The ridiculous and over sensitive criticism of Raheem Sterling’s tattoo of an M16 assault rifle is a classic manoeuvre by the UK media to scupper England’s chances at the World Cup in Russia and rubbish the name of one of their better player’s.
Sterling, who has joined up with the majority of Gareth Southgate’s squad before England play their first warm-up game against Nigeria at Wembley, has been splashed across the front pages of The Sun and other newspapers for having a tattoo depicting an M16 assault rifle on his calf.
The player has explained that the symbol had been chosen as a tribute to his father, who was shot dead in Jamaica when Sterling was just two years old. Yet for some people, there is no sympathy and Sterling is being singled out as he has been accused of “glamorising” gun violence, urged to apologise to “the families of gun victims” and even had people calling for him to be dropped from the England World Cup squad altogether. People are looking for any reason they can to be upset or outraged these days, but how can we tell people how they should react to grief.
In his own statement he said he was attempting to use a tragic event in his own personal life as a catalyst for the career he has now made for himself. Remove the fact that he is a footballer and you’ll find someone who is still a young man who tragically lost his father at a very young age and the tattoo is a symbol of something that is very important to him.
And as he has said, the tattoo isn’t even finished yet. Who knows if he might surround the rifle with flowers, or some words poignant to the death of his father. It might become a statement against violence – only he will know.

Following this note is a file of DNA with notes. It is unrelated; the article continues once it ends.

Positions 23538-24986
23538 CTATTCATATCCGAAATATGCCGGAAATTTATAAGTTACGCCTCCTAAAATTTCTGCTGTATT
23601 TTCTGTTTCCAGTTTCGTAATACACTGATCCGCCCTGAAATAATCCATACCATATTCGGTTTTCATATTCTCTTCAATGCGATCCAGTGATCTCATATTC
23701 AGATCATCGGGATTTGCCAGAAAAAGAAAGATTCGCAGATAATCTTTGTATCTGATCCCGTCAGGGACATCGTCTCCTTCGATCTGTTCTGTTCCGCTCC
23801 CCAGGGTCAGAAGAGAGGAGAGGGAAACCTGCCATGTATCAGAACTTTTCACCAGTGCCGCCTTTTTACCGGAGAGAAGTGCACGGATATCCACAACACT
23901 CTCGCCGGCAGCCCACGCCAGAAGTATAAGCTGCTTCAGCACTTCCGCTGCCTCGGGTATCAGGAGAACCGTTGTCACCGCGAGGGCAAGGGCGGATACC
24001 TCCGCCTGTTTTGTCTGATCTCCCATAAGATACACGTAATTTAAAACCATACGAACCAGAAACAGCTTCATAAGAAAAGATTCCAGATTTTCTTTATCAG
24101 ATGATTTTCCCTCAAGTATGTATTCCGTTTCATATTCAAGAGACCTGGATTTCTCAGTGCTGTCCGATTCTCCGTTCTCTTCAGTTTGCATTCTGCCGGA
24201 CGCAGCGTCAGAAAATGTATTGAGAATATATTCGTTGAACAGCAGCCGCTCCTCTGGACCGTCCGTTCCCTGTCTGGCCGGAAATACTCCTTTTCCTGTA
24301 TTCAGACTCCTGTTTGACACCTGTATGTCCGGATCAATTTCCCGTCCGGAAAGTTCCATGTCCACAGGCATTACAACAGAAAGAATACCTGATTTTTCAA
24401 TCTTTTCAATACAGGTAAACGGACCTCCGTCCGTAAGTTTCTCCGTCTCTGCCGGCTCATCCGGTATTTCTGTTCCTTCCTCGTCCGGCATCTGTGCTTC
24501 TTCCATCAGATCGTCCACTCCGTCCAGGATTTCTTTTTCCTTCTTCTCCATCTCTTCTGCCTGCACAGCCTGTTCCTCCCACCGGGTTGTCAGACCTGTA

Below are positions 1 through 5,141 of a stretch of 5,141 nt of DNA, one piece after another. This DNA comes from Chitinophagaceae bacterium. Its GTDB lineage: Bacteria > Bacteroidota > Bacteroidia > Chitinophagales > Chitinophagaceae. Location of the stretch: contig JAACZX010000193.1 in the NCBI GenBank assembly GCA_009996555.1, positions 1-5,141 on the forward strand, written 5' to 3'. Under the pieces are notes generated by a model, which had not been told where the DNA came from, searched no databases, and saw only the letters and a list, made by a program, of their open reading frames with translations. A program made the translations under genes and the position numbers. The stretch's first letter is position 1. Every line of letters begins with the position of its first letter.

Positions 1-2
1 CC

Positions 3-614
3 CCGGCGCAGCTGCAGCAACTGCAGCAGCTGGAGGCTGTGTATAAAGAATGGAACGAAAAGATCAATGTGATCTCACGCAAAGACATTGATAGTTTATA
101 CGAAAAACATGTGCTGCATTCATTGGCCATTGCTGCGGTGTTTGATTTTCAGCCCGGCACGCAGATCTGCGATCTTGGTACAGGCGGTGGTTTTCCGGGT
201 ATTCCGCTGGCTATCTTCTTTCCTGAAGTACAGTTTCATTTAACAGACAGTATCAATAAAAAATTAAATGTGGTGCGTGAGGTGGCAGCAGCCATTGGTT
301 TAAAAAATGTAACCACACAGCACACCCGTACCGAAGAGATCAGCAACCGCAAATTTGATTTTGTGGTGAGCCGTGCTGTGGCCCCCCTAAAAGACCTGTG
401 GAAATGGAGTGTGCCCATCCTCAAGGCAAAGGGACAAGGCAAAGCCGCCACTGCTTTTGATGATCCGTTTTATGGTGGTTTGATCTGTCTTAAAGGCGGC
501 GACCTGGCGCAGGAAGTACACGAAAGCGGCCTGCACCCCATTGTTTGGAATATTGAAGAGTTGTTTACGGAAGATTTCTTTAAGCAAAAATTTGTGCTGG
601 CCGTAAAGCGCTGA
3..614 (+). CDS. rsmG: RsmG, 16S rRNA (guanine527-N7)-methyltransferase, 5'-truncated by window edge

What this has become is another despicable character assassination of one of England’s best player’s, one we’ve seen before ahead of major tournaments. Remember Gazza, Beckham and Rooney and the rubbish they had to put up with from the UK tabloids!?
It’s not the first time Sterling has been singled out either – often he can’t win. One day he is being lambasted for being tight-fisted after buying clothes from Primark, eating pasties at Greggs or taking an £80 easyJet trip, despite earning £200,000 a week. The next day he is criticised for his fleet of cars or for using a private jet to take him on two holidays in a week.
Other absurd stories he has been criticised over include being called a ‘love rat’ even though he proposed to his long-term girlfriend, a report about being ‘tired’ at a party at 3am, a story for buying his mother a sink despite England failing to win the World Cup, and a headline for driving a ‘Filthy 50K Mercedes’.
But where are the positive stories about Sterling who, aged 20, became the most expensive British player in history to sign between two English clubs when he moved to Manchester City from Liverpool. A player who already has 37 international caps at 23 years old; who has been rejuvenated under Pep Guardiola and played a vital part in helping Manchester City to win the Premier League whilst racking up 100 points for the first time ever.
He may well regret his tattoo in 20-30 years, but what 23-year-old won’t have done something they may or may not regret in the years to come. Get off his back and support someone who has been through a lot and is saying that the killing of his father has made him the man he is today; triumphing over adversity.